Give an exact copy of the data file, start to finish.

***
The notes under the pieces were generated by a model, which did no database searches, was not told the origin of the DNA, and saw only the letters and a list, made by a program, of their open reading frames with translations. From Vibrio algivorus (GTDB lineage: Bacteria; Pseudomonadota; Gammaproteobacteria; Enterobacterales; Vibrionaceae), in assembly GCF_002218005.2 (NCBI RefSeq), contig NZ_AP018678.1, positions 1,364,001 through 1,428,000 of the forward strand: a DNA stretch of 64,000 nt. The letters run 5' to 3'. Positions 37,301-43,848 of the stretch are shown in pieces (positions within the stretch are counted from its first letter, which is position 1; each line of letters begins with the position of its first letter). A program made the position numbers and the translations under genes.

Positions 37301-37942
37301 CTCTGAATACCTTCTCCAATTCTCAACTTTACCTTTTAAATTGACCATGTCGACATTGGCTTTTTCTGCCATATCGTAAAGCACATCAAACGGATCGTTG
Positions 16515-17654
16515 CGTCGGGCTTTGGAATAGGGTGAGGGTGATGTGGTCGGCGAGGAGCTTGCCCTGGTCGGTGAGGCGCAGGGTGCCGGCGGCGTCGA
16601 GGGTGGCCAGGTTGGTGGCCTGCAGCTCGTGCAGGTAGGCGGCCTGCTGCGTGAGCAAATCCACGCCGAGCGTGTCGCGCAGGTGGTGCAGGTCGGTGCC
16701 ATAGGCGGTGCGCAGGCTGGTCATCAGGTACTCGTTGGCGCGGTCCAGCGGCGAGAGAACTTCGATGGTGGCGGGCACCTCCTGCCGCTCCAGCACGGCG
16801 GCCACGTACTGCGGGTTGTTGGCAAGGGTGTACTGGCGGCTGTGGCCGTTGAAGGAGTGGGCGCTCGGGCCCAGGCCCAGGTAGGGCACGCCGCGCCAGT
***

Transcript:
The notes under the pieces were generated by a model, which did no database searches, was not told the origin of the DNA, and saw only the letters and a list, made by a program, of their open reading frames with translations. From Vibrio algivorus (GTDB lineage: Bacteria; Pseudomonadota; Gammaproteobacteria; Enterobacterales; Vibrionaceae), in assembly GCF_002218005.2 (NCBI RefSeq), contig NZ_AP018678.1, positions 1,364,001 through 1,428,000 of the forward strand: a DNA stretch of 64,000 nt. The letters run 5' to 3'. Positions 37,301-43,848 of the stretch are shown in pieces (positions within the stretch are counted from its first letter, which is position 1; each line of letters begins with the position of its first letter). A program made the position numbers and the translations under genes.

Positions 37301-37942
37301 CTCTGAATACCTTCTCCAATTCTCAACTTTACCTTTTAAATTGACCATGTCGACATTGGCTTTTTCTGCCATATCGTAAAGCACATCAAACGGATCGTTG
Positions 16515-17654
16515 CGTCGGGCTTTGGAATAGGGTGAGGGTGATGTGGTCGGCGAGGAGCTTGCCCTGGTCGGTGAGGCGCAGGGTGCCGGCGGCGTCGA
16601 GGGTGGCCAGGTTGGTGGCCTGCAGCTCGTGCAGGTAGGCGGCCTGCTGCGTGAGCAAATCCACGCCGAGCGTGTCGCGCAGGTGGTGCAGGTCGGTGCC
16701 ATAGGCGGTGCGCAGGCTGGTCATCAGGTACTCGTTGGCGCGGTCCAGCGGCGAGAGAACTTCGATGGTGGCGGGCACCTCCTGCCGCTCCAGCACGGCG
16801 GCCACGTACTGCGGGTTGTTGGCAAGGGTGTACTGGCGGCTGTGGCCGTTGAAGGAGTGGGCGCTCGGGCCCAGGCCCAGGTAGGGCACGCCGCGCCAGT